Back in Edmonton, Insiders!
The Kings held a short team practice in El Segundo, which preceded the flight to Alberta. The series structure has seen games played every other day, with practice time at a premium and the focus at this stage not really about on-ice instruction and more on maintenance and energy levels.
With that in mind, there were no formal line rushes during today’s practice. As a reference, here’s how the team lined up last night, with nothing staggering in terms of changes coming from today’s skate –
Tonight's @LAKings Lines –
Iafallo – Kopitar – Kempe
Grundstrom – Danault – Moore
Athanasiou – Lizotte – Brown
Lemieux – Kupari – Kaliyev
Anderson – Roy
Edler – Stecher
Maatta – Durzi
— Zach Dooley (@DooleyLAK) May 13, 2022
The Kings made lineup moves during Game 6 last night, using a variety of different combinations for a shift here and there during the game. Arthur Kaliyev and Carl Grundstrom saw around five minutes combined on the top line, alongside Anze Kopitar and Adrian Kempe. Alex Iafallo, who played the bulk of the game in that spot, saw more than four minutes split between the other three lines. Different players for different situations, with coaches using every last move in their arsenal with seasons on the line.
As always, we’ll wait for the song tomorrow morning. As Todd McLellan noted the other day, it’s that time of the year when lineup information is protected and roster moves are made cautiously. We saw it with Edmonton yesterday, with morning reporting signalling a 12-6 look that turned out to be an 11-7 alignment, with lines crisscrossed throughout the game. Until tomorrow we wait.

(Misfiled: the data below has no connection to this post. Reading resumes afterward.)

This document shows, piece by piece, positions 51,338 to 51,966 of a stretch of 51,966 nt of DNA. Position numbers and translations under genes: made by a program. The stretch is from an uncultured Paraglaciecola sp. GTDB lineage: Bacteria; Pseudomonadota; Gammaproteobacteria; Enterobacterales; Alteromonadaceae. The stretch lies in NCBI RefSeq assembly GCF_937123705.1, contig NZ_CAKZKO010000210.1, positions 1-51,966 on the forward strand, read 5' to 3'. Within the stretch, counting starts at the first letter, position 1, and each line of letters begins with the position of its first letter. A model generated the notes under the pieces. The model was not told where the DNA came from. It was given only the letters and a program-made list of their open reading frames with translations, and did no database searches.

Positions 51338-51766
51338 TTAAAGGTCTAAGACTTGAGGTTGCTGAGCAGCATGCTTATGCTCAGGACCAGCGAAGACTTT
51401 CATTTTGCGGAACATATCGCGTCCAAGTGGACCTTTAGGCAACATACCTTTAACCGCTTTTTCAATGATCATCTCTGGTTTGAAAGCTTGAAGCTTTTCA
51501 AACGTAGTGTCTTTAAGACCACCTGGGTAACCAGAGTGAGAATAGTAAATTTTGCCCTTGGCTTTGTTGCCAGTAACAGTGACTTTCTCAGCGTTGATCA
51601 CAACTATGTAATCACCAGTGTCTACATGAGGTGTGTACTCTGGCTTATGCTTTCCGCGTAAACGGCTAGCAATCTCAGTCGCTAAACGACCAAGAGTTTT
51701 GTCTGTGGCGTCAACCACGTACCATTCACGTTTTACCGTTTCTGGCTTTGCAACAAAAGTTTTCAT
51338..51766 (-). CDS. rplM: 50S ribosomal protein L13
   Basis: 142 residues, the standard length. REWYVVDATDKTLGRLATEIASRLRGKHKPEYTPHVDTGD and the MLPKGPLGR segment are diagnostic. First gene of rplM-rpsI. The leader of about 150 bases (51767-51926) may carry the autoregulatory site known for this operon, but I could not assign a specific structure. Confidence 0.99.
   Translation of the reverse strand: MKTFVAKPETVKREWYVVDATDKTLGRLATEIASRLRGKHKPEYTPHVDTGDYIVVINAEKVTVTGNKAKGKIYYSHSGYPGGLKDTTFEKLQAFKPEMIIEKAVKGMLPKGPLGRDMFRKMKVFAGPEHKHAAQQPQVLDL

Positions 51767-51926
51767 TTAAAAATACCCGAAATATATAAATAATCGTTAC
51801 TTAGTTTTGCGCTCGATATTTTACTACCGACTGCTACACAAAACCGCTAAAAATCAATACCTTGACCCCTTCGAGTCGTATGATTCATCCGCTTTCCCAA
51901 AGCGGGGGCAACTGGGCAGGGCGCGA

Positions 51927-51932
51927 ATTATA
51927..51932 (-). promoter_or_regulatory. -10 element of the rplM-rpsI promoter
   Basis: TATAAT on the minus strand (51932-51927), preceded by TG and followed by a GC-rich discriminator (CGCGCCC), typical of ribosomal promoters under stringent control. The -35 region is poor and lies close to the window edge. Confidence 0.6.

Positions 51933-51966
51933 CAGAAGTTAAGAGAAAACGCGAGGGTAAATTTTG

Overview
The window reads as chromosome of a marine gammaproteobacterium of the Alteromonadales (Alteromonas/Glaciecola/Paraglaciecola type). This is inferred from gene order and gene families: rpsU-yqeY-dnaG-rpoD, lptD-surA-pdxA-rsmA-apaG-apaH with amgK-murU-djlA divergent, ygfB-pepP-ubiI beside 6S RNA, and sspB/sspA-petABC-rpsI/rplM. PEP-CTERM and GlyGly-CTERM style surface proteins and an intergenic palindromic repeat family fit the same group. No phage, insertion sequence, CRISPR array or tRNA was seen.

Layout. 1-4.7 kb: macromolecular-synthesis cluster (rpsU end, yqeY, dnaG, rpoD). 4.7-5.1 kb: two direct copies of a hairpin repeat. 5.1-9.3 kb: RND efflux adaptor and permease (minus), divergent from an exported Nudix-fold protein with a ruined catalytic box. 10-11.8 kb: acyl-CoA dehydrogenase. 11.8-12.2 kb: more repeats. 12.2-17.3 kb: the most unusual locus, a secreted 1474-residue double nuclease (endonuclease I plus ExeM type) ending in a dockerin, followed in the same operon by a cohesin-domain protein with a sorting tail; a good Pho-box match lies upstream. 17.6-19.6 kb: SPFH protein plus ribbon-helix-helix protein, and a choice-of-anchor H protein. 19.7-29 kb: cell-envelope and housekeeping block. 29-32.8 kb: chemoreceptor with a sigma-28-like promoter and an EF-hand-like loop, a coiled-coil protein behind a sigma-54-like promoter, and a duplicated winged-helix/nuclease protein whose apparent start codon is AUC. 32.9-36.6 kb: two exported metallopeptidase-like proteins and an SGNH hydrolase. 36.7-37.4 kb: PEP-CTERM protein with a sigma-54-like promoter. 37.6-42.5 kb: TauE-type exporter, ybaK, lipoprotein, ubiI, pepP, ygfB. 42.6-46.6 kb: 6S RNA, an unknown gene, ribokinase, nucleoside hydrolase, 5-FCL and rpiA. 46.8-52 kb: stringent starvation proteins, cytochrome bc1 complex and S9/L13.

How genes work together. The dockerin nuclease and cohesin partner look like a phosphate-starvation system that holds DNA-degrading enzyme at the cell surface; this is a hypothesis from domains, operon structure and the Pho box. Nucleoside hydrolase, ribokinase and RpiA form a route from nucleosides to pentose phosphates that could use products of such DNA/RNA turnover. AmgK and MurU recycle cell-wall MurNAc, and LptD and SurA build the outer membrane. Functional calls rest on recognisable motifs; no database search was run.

Game 7 Anticipation
The dust has settled after last night’s defeat and though the Kings were disappointed not to have gotten the job done in six games, that’s now in the past. It has to be. Now, the focus is on to the excitement of a Game 7.
For veterans like Anze Kopitar, he’s been through four Game 7’s in his career, though he hasn’t played in one since the 2014 Western Conference Finals. Kopitar is one of five Kings expected to dress in Game 7 with three or more games of experience in those situations, with the duo of Viktor Arvidsson and Drew Doughty also in that boat but unable to play due to injury.
“It’s been awhile,” he said. “We’ll refocus, do whatever we need to do to get fresh, to get focused again and then we’ll go up there and try to win a game.”
Joining that group with experience in a Game 7 is forward Trevor Moore, who took part in one between Toronto and Boston during his only prior postseason experience entering this season. Moore talked about the situation going into his first game seven and how now, a few years later, his new team is excited for the opportunity tomorrow.
“You’re nervous, but it’s also such a cool opportunity,” he said. “You grow up watching the playoffs and Game 7 and we’re all grateful for this opportunity, we’re looking forward to it. In that series, they had a better start than we did and that ended up costing us, so we’ll have to have a good start and push from there.”